See below to find out how Australian and international share markets, bonds and currencies have been performing in recent months.
Global equity markets rebound - outlook still mixed
18 May 2018
Global equity markets gain in mixed political environment
Global equity markets rebounded over April. With a macroeconomic environment appearing more inflationary, bond prices were under pressure. Global bond markets declined 0.4% on an AUD hedged basis and US 10 Year Treasury yields touched 3% for the first time since 2014.
The political environment was mixed, with China responding to US tariffs, tensions in Syria seeing the oil price rise over 5%, and easing of tensions on the Korean peninsula.
Australia outperforms in April
The Australian market outperformed, with the ASX300 posting a monthly return of 3.8%. Aside from Financials, all sectors saw positive performance, with Energy, Materials and Health Care the standouts. The Royal Commission into Financial Services led to concern about possible constraints on financial institutions, with AMP and IOOF hardest hit. The RBA held rates at 1.5% for the 18th month in a row.
Currency, markets and global yields
The MSCI World Index ex-Australia (hedged into AUD) rose 2.0% over April. The AUD depreciated against the USD, as the market responded to higher US interest rates. However, the AUD appreciated against the Yen, the Pound and the Euro. In the US, the corporate reporting season saw over three quarters of companies beat earnings expectations. Results from large US technology stocks were exceptional, despite negative sentiment.
April yields rose across most developed markets, with the US 10-year yield (2.9%) higher than the Australian 10-year yield (2.8%) for the first time in 18 years. UK 10-year yields rose to 1.4%, Euro to 0.6% and NZ to 3.0%.
Sharemarkets struggle during March
As at 31 March 2018
US and Australian share markets
President Trump imposed tariffs on over $50bn of Chinese imports – the Chinese responded with tariffs on $3bn of US imports, sparking fears of a trade war. Further contributing to share market weakness were concerns regarding the 'FANG' stocks (Facebook, Amazon, Netflix, Google/Alphabet), which were sold-off sharply following Facebook's privacy breach.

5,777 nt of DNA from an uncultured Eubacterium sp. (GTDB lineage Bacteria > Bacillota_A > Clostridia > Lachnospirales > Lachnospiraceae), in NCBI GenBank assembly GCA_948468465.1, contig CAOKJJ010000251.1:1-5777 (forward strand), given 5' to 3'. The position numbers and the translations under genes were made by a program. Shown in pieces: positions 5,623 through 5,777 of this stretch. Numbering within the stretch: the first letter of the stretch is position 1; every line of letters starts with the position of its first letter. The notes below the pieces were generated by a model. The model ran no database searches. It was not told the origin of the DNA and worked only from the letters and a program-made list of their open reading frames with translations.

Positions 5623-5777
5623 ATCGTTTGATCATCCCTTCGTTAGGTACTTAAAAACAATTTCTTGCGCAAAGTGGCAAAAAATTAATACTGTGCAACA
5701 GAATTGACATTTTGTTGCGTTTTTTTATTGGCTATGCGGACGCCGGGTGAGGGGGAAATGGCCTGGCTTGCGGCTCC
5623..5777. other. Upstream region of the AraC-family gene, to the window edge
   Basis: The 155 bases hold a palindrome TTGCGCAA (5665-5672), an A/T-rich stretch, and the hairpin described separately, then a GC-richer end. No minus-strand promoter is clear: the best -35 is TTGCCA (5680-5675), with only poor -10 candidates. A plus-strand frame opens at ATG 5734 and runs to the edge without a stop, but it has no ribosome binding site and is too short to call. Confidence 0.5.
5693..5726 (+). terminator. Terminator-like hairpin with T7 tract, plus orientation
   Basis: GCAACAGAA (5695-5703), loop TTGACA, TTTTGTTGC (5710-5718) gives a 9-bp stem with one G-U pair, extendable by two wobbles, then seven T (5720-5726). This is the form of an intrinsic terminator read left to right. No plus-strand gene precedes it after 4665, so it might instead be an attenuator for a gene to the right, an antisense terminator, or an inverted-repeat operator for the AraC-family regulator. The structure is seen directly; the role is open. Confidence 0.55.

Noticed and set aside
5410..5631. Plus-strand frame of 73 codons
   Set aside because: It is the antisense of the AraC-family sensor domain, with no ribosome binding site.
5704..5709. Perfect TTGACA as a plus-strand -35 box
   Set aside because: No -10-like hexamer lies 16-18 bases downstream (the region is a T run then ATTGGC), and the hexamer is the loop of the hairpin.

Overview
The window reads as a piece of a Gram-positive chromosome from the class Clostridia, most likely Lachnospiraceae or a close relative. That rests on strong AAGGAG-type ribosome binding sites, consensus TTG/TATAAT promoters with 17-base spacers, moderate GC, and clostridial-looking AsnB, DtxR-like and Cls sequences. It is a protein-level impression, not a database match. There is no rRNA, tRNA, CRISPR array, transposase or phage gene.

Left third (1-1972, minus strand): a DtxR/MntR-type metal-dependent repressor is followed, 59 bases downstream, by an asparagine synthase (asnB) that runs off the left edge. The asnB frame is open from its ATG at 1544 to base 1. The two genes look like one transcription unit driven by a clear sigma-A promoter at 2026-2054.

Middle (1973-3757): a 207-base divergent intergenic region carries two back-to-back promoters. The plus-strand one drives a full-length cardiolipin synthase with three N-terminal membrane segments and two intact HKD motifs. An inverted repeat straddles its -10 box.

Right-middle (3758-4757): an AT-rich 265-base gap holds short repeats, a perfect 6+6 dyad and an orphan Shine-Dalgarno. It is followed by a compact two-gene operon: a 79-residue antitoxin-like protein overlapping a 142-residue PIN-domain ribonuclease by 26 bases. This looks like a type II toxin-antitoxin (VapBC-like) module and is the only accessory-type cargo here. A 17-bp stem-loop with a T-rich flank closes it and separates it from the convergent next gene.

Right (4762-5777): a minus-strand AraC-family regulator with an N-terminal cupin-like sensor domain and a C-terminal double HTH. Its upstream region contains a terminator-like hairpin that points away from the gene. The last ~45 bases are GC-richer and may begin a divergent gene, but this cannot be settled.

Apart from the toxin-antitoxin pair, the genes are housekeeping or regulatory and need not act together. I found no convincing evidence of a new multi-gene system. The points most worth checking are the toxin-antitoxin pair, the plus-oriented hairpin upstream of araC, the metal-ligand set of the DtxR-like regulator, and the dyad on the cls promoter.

The US share market (S&P 500) slid 2.7%. Due to the broad-based growth observed in the US economy, the Federal Reserve raised rates by 0.25% to a target range of 1.5% to 1.75%. These factors impacted global markets, as the MSCI ex-Australia (hedged) returned -2.2%.
In Australia the ASX 300 fell by 3.7%, negatively impacted by global markets and data indicating slowing growth. The RBA left the cash rate on hold at 1.5% for a 17th consecutive meeting, citing subdued wage growth and low inflation.
The yield on 10-year Australian and NZ Government bonds fell to 2.6% and 2.7% respectively. Elsewhere, US 10-year yields fell to 2.7%, UK 10-year yields fell to 1.4%, German 10-year yields fell to 0.5% with Japan remaining broadly flat.
Source - JANA
Markets volatile during February
4 April 2018
Share markets volatile
Global share markets pulled back in February as investors worried the US Federal Reserve may raise interest rates faster than previously anticipated. This led to a rise in volatility, as measured by the CBOE Market Volatility Index, which spiked to levels last seen in mid-2015.
The US share market fell nearly 9% early in February before finishing down 3.7% for the month. This was against a backdrop of continued strength in economic data. Jerome Powell gave his first address to Congress as the newly appointed US Federal Reserve Chairman, suggesting there could be as many as four interest rate hikes in 2018.
Australian share market makes small gains
The S&P/ASX300 Accumulation Index rose 0.3% over the month. Small Cap stocks (0.0%) underperformed the broader market, while Large Caps (0.8%) outperformed. Healthcare (7.0%) and Consumer Staples (2.1%) were the strongest performing sectors, whilst Telecommunications (-6.2%) and Real Estate (-3.2%) were the weakest. The RBA held the official cash rate at 1.50% for the 13th consecutive month.
Australian dollar and bond markets
The Australian dollar depreciated against most developed market currencies, declining 5.9% against the Yen, 3.8% against the USD and 1.7% against the Euro.
The yield on 10-year Australian Government bonds held steady at 2.8% during February, while the 10-year yield in NZ rose to 3%. Elsewhere in the world, US 10-year yields rose to 2.9%, whilst remaining broadly flat in the UK, Eurozone and Japan.
Source - JANA